Selena Gomez and Justin Bieber arrive at the Sunset Tower in L.A. for the Vanity Fair Oscars party on February 27, 2011 (Image: George Pimentel)

Toronto’s top celebrity shutterbug, George Pimentel, spent last week—Oscar week—stargazing in Tinseltown. His tour included the Academy Awards’ most VIP red carpet at the Vanity Fair Party. Here, George dishes on Justin Bieber’s new lady, Scarlett Johansson’s superior beauty and why (as we suspected) Natalie Portman is as smug and snotty as they come.

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Culture

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Oscar watch: 10 questions about the Academy Awards with Canada’s gossip girl Lainey

Elaine Lui is Canada’s gossipmonger extraordinaire, with a master’s in Gaga and a black belt in Brangelina. This week, the blogger (find her at laineygossip.com) and eTalk correspondent is in L.A. covering the movie biz’s night of nights. Any news outlet can dish on Oscar outcomes, but only Lainey can tell you if Nicole Kidman has really lightened up on the Botox and whether James Franco and Anne Hathaway are secretly getting it on backstage. (They won’t be—but if they do, Lainey will know). We talked with her about Hollywood’s top dressers, celeb PDA and, of course, all things Oscar.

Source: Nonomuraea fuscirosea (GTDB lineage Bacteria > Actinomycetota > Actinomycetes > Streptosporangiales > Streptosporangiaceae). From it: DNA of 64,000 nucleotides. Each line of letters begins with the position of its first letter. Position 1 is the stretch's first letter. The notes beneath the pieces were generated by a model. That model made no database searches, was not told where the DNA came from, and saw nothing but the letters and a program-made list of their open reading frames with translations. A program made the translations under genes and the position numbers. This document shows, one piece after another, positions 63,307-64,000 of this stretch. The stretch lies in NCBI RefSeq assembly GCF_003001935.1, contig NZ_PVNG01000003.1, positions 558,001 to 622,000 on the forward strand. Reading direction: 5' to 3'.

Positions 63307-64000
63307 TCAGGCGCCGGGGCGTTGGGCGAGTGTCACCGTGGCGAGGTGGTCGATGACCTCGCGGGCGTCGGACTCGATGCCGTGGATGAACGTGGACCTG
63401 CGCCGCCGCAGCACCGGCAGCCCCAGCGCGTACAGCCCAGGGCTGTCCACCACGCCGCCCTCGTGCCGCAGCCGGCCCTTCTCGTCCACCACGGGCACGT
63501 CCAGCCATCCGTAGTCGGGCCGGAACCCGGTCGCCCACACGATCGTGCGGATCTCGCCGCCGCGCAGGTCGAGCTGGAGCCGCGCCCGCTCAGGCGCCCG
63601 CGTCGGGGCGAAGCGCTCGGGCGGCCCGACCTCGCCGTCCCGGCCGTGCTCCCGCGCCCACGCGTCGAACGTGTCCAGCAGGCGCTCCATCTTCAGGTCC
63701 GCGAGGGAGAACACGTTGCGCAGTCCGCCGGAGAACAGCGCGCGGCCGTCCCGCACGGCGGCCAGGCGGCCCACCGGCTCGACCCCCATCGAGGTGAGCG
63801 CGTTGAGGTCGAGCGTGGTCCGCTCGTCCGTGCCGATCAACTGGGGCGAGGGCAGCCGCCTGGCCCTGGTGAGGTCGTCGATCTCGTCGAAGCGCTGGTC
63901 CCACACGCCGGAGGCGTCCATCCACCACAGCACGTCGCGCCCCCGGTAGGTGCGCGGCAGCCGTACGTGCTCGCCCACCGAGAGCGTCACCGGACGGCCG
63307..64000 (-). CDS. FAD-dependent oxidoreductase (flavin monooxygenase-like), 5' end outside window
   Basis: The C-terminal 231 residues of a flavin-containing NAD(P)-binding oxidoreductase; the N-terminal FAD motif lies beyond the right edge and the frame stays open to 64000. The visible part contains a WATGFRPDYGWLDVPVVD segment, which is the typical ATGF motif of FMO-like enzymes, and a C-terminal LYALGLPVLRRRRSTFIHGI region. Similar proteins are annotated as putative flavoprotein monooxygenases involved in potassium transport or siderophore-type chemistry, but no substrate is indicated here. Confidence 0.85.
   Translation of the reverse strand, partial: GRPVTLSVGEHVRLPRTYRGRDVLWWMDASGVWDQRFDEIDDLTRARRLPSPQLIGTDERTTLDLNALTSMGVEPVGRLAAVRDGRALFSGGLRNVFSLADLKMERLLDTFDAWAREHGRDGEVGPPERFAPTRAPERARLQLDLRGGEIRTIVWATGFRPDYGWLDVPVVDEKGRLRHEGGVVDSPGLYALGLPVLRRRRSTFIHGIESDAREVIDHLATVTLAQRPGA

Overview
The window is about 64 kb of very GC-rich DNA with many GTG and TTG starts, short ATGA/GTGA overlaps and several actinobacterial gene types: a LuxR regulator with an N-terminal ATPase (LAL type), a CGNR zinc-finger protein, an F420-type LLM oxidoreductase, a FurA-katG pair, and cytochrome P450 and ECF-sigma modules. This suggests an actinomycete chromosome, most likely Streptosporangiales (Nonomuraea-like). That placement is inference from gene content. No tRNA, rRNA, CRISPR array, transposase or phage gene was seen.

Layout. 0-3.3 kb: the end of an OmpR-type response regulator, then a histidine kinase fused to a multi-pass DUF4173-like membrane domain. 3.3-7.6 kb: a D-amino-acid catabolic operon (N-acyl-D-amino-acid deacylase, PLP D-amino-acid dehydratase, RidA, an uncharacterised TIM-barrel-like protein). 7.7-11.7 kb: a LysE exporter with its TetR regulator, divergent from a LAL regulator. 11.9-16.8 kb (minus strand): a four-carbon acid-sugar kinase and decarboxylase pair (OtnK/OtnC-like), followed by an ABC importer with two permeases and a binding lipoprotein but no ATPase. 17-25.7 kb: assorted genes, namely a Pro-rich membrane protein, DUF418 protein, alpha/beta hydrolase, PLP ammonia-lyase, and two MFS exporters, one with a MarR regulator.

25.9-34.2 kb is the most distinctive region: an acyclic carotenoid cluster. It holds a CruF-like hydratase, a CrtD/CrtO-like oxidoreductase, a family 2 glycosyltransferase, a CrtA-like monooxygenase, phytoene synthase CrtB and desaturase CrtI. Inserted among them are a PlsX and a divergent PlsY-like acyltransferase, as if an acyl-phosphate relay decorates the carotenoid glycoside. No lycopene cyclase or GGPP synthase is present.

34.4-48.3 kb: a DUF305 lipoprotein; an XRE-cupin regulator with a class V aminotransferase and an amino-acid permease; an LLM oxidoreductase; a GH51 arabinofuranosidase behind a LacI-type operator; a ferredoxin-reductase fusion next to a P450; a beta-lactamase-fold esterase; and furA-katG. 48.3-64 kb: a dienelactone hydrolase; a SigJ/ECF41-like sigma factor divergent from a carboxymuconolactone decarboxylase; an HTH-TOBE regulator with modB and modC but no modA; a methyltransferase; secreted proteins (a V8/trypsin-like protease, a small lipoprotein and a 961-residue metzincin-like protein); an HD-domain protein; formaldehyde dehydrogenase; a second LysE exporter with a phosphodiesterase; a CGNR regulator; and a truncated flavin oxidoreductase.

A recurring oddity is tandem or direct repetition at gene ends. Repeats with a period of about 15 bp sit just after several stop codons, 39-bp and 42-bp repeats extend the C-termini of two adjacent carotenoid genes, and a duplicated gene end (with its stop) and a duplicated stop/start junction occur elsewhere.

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TIFF to Tinseltown: a tour of the 14 Oscar-nominated films that screened at TIFF

The Toronto International Film Festival may not have the glamour of Cannes, the street cred of Berlin or the skiing of Sundance, but it does have one thing going for it: it’s the unofficial kickoff of Oscar season. The filmmakers who come here every September to show and sell—a full five months before the awards ceremony—are well aware that they’re already in the race to the Kodak Theatre. The early jockeying often pays off: 14 of the 36 feature films nominated for Academy Awards this year screened here (the dubious likes of TRON: Legacy and Salt, for the record, did not). Before the big tally on Sunday night, we take a look at the films that embarked on their trip to the golden boy’s antechamber right here in our backyard.